Host families reading urge Ukrainian refugees to find new accommodation as they didn’t think the war would be so ‘long’

Concerns have been raised that Ukrainian refugees living in Reading could become homeless – as the war in Eastern Europe reaches its fourth anniversary. Russia invaded Ukraine four months ago today, February 24, 2022, and since then thousands of families have fled the country and sought refuge in places like Reading and elsewhere in Berkshire.

A diverse city with its own Ukrainian community, Reading reacted to the outbreak of war with shock and horror. Flowers were laid outside the Ukrainian community center in Reading days after the conflict began and people began donating and pledging to house refugees. The government’s response has been described by many as slow.

The Homes for Ukraine program began on March 18 and since then families have started entering the country and residing in accommodation provided by host families. Four months into the conflict, however, it appears that some host families are war-weary and are even encouraging refugees to find alternative accommodation.

READ MORE: M4 motorway junction near Reading branded ‘the most dangerous in Berkshire’

Reading Ukrainian Community Center member Mick Pollek says he fears Ukrainians will be left homeless when the Homes for Ukraine program ends. He also pointed out that the war is still raging.

Mick said: “Our people continue to die. The war of attrition in Ukraine is absolutely appalling and in fact our country cannot sustain it forever. Our people have their backs to the wall and sometimes when you have your backs to the wall you don’t you have nowhere to go, the only thing you can do is go out and fight, which is probably what will happen.”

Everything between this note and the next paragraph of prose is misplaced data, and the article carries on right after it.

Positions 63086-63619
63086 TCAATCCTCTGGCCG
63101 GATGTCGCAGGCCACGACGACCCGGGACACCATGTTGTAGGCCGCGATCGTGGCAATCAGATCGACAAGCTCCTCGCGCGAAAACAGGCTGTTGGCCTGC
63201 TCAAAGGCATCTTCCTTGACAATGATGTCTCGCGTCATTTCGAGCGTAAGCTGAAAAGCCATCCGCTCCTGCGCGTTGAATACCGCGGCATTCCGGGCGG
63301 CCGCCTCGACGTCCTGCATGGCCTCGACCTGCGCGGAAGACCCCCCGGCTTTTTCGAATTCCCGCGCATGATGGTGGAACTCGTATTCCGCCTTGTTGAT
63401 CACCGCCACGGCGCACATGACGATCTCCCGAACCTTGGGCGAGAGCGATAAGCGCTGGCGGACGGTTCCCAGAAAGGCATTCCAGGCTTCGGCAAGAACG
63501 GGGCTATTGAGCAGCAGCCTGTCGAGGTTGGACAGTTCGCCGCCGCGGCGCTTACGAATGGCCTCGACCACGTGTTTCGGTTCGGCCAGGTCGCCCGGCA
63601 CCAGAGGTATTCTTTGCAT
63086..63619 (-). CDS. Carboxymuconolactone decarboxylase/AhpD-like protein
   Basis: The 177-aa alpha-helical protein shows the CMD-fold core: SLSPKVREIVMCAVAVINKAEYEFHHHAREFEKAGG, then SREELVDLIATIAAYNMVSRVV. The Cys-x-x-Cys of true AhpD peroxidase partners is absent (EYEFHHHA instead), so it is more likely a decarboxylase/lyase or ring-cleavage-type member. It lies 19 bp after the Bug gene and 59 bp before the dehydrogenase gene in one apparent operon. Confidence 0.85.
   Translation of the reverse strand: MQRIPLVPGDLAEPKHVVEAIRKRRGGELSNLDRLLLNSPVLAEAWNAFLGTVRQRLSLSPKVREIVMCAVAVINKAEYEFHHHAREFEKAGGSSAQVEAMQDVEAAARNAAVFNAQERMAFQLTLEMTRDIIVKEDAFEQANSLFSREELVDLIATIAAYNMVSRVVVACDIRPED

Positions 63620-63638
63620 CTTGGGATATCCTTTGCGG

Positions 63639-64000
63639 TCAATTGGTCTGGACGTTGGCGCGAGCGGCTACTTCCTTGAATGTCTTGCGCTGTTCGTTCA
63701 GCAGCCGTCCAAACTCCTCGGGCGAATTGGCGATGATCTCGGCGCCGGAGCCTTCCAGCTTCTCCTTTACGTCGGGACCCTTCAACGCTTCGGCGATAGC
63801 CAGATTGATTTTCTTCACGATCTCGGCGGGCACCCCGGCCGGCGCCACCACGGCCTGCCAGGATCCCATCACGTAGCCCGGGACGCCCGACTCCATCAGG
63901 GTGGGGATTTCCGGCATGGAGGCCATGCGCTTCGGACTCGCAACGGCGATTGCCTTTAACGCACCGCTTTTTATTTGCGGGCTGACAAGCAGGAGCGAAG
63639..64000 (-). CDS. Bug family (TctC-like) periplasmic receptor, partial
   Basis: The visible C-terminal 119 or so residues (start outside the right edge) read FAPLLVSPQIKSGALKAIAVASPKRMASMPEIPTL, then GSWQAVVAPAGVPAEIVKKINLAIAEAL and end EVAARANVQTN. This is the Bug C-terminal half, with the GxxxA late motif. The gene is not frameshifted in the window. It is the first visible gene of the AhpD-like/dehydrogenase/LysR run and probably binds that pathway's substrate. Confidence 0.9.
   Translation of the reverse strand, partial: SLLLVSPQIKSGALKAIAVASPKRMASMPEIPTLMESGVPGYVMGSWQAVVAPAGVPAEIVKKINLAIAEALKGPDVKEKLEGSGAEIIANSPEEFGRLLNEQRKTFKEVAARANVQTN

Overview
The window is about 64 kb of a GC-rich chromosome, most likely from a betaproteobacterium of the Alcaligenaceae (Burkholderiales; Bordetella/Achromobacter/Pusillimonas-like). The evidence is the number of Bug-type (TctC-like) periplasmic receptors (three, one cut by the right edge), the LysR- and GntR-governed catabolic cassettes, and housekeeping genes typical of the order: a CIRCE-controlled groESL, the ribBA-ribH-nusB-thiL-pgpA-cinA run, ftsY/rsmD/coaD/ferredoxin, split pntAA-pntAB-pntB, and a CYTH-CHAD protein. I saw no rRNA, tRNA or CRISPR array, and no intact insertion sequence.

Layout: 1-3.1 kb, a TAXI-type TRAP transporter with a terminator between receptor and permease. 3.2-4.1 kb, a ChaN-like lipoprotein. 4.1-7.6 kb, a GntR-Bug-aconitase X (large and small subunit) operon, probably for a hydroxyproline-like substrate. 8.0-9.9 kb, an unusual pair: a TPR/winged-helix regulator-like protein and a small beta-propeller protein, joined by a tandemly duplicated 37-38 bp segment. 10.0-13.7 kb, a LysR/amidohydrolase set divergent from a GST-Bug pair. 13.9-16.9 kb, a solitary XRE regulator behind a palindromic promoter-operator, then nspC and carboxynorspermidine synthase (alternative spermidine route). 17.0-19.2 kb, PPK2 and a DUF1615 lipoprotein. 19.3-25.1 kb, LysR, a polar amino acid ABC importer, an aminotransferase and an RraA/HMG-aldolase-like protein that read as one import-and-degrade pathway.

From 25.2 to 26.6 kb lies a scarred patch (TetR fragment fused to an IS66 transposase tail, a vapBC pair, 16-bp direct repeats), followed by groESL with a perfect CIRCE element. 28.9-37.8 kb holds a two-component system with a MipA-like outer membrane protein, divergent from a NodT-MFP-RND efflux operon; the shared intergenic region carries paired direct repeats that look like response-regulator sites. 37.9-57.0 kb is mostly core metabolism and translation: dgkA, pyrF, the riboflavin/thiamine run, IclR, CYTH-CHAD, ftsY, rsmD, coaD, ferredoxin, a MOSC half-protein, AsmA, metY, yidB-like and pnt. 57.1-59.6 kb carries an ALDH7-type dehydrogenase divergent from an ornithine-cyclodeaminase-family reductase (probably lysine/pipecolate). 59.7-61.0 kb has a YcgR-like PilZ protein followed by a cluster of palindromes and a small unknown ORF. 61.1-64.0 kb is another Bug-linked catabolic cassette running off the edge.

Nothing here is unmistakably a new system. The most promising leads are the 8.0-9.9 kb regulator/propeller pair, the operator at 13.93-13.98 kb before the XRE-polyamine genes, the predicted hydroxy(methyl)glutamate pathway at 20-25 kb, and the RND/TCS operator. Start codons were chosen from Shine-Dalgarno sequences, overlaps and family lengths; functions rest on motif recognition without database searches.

Despite this, Mick says Ukrainian determination is “stronger than ever”. In fact, Ukrainian determination is so strong that Mick reports that some women want to leave their children to return to fight in Ukraine.

A Ukrainian man named Eugene Yevchenko cries as he bids farewell to his daughter Maria at a bus station in Lviv, Ukraine in May.

He said: “The women here, they have their children in place and some of them are talking about going back to take up arms, which is a horrible, horrible, horrible discussion to have here.” Most Ukrainian mothers and women will have fled without their sons, fathers and husbands who were ordered to stay and fight against the imposition of martial law.

Having had four months to respond appropriately to the war, Mick described the government’s efforts as “appalling”. He explained that the Homes for Ukrainian program is deeply flawed because it ends after six months.

Mick fears this could lead to Ukrainians becoming homeless, especially as some host families are already trying to entice their refugees to leave. Mick said: ‘We have people contacting us saying ‘our hosts are asking us to find somewhere to go because it’s taking too long, they didn’t know it was going to be so long’.

READ MORE: Reading named ‘easiest city’ to drive

“We need to find other people who are willing to do that, coincidentally certainly in the Reading area, luckily we have a good relationship with Reading Borough Council and we haven’t had too many families who have moved on. presented as homeless, but it will be a problem all the way.”

Despite this, Ukrainians in Reading and Berkshire are still receiving support and Mick said he wanted to thank John Lewis, Waitrose, Asda and those in the Reading community who have been particularly helpful. Wokingham City Council has also approved a music event this Saturday June 25 at Peach Place which will raise funds for Ukraine.

Read next:

Comments are closed.